Times Are Different | Write about one area of your life — or one particular everyday aspect — that has improved from a year ago. Focus on how you are making progress and where this may lead you. Set a goal for where you want to be in another year and how you are going to work towards achieving it.

A Thank You | Spreading some kindness can definitely improve a gloomy mood as it helps us realize how much good we have around us. Write a thank-you note to a family member, friend or neighbour to let them know how much you appreciate them, email a store manager to leave a compliment for a worker who gave excellent service, thank a hospital worker for their care, leave a glowing review for a creator you bought something from, etc. No matter who you do this for, the difference you make in their day will be something you feel positive about too.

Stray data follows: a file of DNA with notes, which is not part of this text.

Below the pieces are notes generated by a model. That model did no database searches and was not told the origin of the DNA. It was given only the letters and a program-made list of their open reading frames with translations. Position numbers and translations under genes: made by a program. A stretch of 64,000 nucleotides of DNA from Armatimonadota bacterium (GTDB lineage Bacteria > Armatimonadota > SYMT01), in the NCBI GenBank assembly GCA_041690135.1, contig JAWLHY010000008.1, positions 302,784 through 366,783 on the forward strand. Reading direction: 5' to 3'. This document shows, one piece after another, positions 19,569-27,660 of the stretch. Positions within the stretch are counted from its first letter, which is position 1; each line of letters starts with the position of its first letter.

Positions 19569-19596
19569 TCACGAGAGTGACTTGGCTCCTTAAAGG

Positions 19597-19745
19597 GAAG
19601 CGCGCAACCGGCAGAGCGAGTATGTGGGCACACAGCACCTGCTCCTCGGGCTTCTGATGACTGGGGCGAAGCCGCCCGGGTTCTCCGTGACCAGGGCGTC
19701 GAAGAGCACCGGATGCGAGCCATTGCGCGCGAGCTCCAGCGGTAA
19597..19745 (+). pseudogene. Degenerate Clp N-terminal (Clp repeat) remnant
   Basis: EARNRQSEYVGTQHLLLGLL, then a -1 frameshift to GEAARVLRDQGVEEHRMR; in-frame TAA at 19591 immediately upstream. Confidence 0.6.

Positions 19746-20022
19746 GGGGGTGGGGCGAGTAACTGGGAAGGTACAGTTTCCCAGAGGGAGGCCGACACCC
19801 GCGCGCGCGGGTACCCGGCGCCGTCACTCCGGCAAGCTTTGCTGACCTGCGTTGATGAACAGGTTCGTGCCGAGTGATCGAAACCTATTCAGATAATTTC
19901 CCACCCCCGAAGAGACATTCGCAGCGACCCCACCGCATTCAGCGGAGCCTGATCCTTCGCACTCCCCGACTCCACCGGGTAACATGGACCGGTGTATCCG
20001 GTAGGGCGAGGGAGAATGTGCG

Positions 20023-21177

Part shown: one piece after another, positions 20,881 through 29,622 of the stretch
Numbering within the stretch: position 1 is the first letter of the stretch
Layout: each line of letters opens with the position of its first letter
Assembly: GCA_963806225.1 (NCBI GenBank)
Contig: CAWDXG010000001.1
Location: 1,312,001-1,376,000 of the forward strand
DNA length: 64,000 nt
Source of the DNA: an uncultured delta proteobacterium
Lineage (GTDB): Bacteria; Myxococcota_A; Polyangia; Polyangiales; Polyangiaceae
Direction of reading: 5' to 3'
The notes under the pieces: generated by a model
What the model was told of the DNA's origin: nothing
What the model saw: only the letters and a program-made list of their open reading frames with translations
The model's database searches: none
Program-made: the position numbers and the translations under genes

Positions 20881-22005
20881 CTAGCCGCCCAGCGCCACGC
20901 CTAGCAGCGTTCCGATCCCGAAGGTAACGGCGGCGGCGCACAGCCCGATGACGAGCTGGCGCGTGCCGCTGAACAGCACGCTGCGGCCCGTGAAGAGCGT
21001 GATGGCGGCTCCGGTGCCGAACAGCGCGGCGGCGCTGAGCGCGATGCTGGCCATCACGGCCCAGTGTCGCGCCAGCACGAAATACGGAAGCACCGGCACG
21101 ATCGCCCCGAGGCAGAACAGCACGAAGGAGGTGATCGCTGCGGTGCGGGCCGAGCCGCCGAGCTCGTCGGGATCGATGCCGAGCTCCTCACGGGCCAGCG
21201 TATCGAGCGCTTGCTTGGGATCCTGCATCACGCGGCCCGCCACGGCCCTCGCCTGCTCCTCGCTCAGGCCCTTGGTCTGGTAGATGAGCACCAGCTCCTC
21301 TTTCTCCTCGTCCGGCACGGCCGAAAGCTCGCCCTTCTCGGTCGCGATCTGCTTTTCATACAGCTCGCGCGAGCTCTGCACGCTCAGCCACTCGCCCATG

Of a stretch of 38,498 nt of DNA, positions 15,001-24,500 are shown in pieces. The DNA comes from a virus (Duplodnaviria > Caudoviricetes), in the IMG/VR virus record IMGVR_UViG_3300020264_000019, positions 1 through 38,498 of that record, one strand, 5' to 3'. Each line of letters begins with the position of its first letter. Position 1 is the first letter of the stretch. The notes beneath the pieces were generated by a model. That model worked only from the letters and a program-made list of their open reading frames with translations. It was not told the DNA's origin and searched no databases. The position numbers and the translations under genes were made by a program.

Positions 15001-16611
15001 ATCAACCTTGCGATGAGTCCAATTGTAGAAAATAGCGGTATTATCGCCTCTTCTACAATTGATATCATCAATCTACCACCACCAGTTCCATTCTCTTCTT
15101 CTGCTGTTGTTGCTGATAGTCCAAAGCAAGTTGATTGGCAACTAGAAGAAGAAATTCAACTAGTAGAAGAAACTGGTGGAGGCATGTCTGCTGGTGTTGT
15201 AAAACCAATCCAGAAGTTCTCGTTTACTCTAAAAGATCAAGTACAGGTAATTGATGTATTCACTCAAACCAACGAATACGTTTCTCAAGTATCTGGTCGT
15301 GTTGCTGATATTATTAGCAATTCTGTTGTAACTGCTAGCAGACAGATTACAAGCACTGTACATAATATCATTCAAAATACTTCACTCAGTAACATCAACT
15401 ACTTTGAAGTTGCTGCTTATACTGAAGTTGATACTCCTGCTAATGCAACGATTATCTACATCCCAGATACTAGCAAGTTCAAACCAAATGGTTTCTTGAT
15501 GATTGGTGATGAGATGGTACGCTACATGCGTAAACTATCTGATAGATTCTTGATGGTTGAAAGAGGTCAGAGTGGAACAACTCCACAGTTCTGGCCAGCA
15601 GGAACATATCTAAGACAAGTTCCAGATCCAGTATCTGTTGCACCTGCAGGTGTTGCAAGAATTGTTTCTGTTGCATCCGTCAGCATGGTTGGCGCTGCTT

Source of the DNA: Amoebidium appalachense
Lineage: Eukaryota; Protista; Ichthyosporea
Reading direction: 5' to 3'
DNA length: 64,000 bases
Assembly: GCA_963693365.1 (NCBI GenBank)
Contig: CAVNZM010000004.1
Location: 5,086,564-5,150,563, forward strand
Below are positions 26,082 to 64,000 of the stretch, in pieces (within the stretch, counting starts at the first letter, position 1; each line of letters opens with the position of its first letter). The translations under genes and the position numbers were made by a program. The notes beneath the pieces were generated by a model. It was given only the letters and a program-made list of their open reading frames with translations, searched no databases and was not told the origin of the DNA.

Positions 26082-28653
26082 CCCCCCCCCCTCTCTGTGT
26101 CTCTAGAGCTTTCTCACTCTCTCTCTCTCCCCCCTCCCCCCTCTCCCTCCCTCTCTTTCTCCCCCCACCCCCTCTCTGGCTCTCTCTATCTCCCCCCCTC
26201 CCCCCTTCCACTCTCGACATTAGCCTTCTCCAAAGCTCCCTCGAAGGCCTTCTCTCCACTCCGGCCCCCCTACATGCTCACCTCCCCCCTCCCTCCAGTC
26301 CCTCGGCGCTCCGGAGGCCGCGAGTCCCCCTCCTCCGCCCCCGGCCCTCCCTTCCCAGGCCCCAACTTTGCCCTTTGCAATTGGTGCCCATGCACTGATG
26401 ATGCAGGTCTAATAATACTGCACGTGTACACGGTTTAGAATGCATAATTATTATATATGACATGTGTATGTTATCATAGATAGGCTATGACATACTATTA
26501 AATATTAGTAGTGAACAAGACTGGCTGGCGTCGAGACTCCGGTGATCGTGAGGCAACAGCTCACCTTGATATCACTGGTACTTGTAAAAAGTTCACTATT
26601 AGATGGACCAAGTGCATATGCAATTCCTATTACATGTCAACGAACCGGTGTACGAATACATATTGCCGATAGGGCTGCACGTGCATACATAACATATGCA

Pay-It-Forward | Write a plan for some simple ways you can pay-it-forward. Cover the bill for the person behind you in line at the drive-thru, pay for the next person’s coffee at your favourite caffeinated spot — anything you can think of — as it could well be the reason that someone has a better day. Simple acts of thoughtfulness and care are never wasted.

photo by brad neathery of a young Black man sitting on a wall writing in a notebook
photo via Brad Neathery

Words To Live By | Write down your favourite quote and list the ways you use it in your daily life or why you like it so much. Has it inspired you to do anything or does it remind you of someone/something important? Create a graphic of it so that you can share it with others and explain what it means to you.

Music You Love | Make a list of 5 songs or pieces of music that make you feel really good. Which one energizes you or makes you feel ready for the day? Which one has the best memories attached to it? Make a simple timetable of when these tracks would be most beneficial to play (such as when you are getting ready for work, exercising or doing chores, etc) and enjoy the encouragement it gives you!